New! Vulnerability Priority Rating (VPR)
Tenable calculates a dynamic VPR for every vulnerability. VPR combines vulnerability information with threat intelligence and machine learning algorithms to predict which vulnerabilities are most likely to be exploited in attacks. Read more about what VPR is and how it's different from CVSS.
VPR Score: 5.9
SynopsisThe remote Oracle Linux host is missing one or more security updates.
DescriptionFrom Red Hat Security Advisory 2013:1034 :
Updated kernel packages that fix multiple security issues and various bugs are now available for Red Hat Enterprise Linux 5.
The Red Hat Security Response Team has rated this update as having low security impact. Common Vulnerability Scoring System (CVSS) base scores, which give detailed severity ratings, are available for each vulnerability from the CVE links in the References section.
The kernel packages contain the Linux kernel, the core of any Linux operating system.
This update fixes the following security issues :
* Information leaks in the Linux kernel could allow a local, unprivileged user to leak kernel memory to user-space. (CVE-2012-6544, CVE-2012-6545, CVE-2013-3222, CVE-2013-3224, CVE-2013-3231, CVE-2013-3235, Low)
* An information leak was found in the Linux kernel's POSIX signals implementation. A local, unprivileged user could use this flaw to bypass the Address Space Layout Randomization (ASLR) security feature.
* A heap-based buffer overflow in the way the tg3 Ethernet driver parsed the vital product data (VPD) of devices could allow an attacker with physical access to a system to cause a denial of service or, potentially, escalate their privileges. (CVE-2013-1929, Low)
This update also fixes the following bugs :
* Previously on system boot, devices with associated Reserved Memory Region Reporting (RMRR) information had lost their RMRR information after they were removed from the static identity (SI) domain.
Consequently, a system unexpectedly terminated in an endless loop due to unexpected NMIs triggered by DMA errors. This problem was observed on HP ProLiant Generation 7 (G7) and 8 (Gen8) systems. This update prevents non-USB devices that have RMRR information associated with them from being placed into the SI domain during system boot. HP ProLiant G7 and Gen8 systems that contain devices with the RMRR information now boot as expected. (BZ#957606)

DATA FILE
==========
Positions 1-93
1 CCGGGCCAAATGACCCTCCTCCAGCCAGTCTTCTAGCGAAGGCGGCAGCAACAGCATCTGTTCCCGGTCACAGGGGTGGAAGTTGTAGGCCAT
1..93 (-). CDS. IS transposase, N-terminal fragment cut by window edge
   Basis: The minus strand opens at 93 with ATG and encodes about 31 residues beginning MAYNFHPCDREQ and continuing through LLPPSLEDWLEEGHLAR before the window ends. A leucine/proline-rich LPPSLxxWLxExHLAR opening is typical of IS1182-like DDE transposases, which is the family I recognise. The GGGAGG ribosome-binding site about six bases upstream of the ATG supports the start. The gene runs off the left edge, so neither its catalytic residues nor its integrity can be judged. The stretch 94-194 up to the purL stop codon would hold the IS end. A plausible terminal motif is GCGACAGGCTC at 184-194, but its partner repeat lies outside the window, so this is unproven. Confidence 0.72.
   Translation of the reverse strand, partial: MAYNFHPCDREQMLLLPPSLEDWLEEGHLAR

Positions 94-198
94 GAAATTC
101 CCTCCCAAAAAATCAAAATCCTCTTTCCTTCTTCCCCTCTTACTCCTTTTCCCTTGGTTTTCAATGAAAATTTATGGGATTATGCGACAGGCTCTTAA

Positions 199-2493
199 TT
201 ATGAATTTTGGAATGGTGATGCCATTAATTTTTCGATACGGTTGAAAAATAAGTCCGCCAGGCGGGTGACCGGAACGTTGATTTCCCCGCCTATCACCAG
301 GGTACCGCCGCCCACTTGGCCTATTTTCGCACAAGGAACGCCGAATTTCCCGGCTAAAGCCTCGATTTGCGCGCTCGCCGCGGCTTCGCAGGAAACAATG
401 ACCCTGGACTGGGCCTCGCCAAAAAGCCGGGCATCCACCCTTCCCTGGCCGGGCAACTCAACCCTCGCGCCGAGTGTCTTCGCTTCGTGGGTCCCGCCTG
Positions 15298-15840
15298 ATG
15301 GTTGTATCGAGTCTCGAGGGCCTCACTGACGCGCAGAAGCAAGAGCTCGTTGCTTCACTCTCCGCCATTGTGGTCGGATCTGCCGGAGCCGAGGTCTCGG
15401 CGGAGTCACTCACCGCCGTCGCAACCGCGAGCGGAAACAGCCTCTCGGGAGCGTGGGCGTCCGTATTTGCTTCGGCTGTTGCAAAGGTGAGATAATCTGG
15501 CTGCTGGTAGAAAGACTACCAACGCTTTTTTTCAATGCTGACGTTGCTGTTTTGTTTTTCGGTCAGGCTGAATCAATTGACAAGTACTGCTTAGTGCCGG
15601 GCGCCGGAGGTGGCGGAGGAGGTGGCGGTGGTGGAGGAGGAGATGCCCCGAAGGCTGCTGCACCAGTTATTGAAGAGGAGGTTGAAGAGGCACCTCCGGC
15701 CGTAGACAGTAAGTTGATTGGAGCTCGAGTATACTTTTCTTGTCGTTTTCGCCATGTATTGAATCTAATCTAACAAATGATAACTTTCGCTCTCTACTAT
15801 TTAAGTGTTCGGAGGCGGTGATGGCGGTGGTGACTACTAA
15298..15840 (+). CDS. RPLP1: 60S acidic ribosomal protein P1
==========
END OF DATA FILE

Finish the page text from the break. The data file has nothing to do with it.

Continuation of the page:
* Previously, the kernel's futex wait code used timeouts that had granularity in milliseconds. Also, when passing these timeouts to system calls, the kernel converted the timeouts to 'jiffies'.
Consequently, programs could time out inaccurately which could lead to significant latency problems in certain environments. This update modifies the futex wait code to use a high-resolution timer (hrtimer) so the timeout granularity is now in microseconds. Timeouts are no longer converted to 'jiffies' when passed to system calls. Timeouts passed to programs are now accurate and the programs time out as expected. (BZ#958021)
* A recent change modified the size of the task_struct structure in the floating point unit (fpu) counter. However, on Intel Itanium systems, this change caused the kernel Application Binary Interface (kABI) to stop working properly when a previously compiled module was loaded, resulting in a kernel panic. With this update the change causing this bug has been reverted so the bug can no longer occur.
* The cxgb4 driver previously did not clear data structures used for firmware requests. Consequently, when initializing some Chelsio's Terminator 4 (T4) adapters, a probe request could fail because the request was incompatible with the adapter's firmware. This update modifies the cxgb4 driver to properly initialize firmware request structures before sending a request to the firmware and the problem no longer occurs. (BZ#971872)
Users should upgrade to these updated packages, which contain backported patches to correct these issues. The system must be rebooted for this update to take effect.
SolutionUpdate the affected kernel packages.